With over 13,700 participants, VISTA 2011 was the biggest in the competition’s 53-year history. By the time registrations closed in September 2010, there 3740 teams made up from personnel from Volvo Trucks’ and Volvo Busses’ global service network. It was also the most global, with 75 countries represented and a host of new markets taking part for the first time.
In mid-September, Round One kicked off with all 3740 teams receiving their first thirty theoretical questions and exactly two weeks to submit their answers. As per usual, there were drop-outs with some teams failing to submit answers – however at only five percent, the drop-out rate was significantly lower compared to previous years.
Two months later, Round Two commenced, and teams received another thirty questions. Various success stories started to emerge from all over the world. For example, As Panteras, the VISTA team from Brazil who became the competition’s first and only all female team. Belmagistralavtotrans, the team from Belarus, who scored a perfect 30 in the first two rounds despite this being their first VISTA competition ever.
In early 2011, Round Three got underway – the last and most challenging round of theoretical questions. For the vast majority of teams, this would be where their participation in VISTA would end, with the final results deciding which lucky teams would qualify for the semi finals. Regardless of their final score, general feedback from participants remained positive, with many being able to highlight important lesions and skills they had learnt from the competition. It is estimated that the first three rounds produced approximately 370,000 hours of extra training.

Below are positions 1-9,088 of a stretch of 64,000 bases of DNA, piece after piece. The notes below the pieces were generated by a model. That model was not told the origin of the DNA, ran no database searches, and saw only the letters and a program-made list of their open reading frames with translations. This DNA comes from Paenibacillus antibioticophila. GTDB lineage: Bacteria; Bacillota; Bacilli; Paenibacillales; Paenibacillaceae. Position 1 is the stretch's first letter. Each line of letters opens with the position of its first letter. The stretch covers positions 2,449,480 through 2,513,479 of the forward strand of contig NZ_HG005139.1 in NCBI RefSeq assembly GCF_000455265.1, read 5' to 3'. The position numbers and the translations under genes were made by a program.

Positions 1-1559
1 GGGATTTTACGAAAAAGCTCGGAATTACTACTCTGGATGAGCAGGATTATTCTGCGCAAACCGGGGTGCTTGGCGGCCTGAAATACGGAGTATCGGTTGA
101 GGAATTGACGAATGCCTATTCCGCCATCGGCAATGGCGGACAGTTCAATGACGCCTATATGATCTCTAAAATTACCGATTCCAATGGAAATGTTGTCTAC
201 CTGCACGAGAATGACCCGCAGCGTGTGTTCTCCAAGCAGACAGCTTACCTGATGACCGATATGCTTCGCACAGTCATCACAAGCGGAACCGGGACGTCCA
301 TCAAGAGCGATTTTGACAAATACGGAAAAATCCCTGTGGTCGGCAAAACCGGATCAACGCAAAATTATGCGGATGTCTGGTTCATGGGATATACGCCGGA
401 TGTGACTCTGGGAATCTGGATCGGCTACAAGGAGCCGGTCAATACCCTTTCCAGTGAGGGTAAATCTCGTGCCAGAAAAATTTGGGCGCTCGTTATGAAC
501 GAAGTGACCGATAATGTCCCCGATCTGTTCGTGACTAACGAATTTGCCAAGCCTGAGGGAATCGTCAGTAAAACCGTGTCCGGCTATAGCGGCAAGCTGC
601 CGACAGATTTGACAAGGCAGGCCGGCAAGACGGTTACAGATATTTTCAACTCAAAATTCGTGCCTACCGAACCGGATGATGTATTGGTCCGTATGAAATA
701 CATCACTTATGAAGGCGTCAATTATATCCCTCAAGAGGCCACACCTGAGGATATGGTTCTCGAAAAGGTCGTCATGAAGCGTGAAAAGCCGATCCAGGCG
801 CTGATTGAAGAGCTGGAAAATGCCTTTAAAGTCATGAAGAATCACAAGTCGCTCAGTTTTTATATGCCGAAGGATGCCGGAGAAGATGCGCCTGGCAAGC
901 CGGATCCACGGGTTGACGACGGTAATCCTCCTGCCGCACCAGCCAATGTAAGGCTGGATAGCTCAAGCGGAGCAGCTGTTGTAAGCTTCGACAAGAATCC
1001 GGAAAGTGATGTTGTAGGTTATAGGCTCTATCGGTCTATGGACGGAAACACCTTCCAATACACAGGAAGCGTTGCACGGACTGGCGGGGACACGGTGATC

From late March to mid-April, sixteen semi finals were held in eight locations worldwide, including Dubai, Johannesburg, Greensboro, Thessaloniki, Verona, Curitiba, Sydney, and Beesd. Over 150 teams from all over the world competed. This time, teams had their practical skills tested in workshops, and the standards were exceptionally high. Some results were predictable, such as 2009 champions Team Impact from Austria, who qualified through the Central Europe final in Beesd, Netherlands. Other results less so, such as Tanzania’s Serengeti Boys qualifying after finishing first in the Southern Africa semi final in Johannesburg. From the semi finals, thirty teams qualified for the world final, but such was the standard of competition that many highly skilled teams missed out.
On June 28th, all thirty finalists gathered at the Volvo Trucks Training Centre in Gothenburg, Sweden for the world final. 27 different countries were represented, with some teams having travelled from the other side of the world, and others coming from Volvo’s native Sweden. In what proved to be an intense and exciting day of competition, each team had to complete ten different work stations, each within 30 minutes.
The following night, with the tough part of the competition over, teams met up for a gala dinner and the announcement of the winners. Team NTC1 from Switzerland and Montornes 13 from Spain finished second and third respectively…but the final winner was the Avesta Cruising Club. Despite the global participation, in the end it was a team from Volvo’s native Sweden who become the 2011 world champions.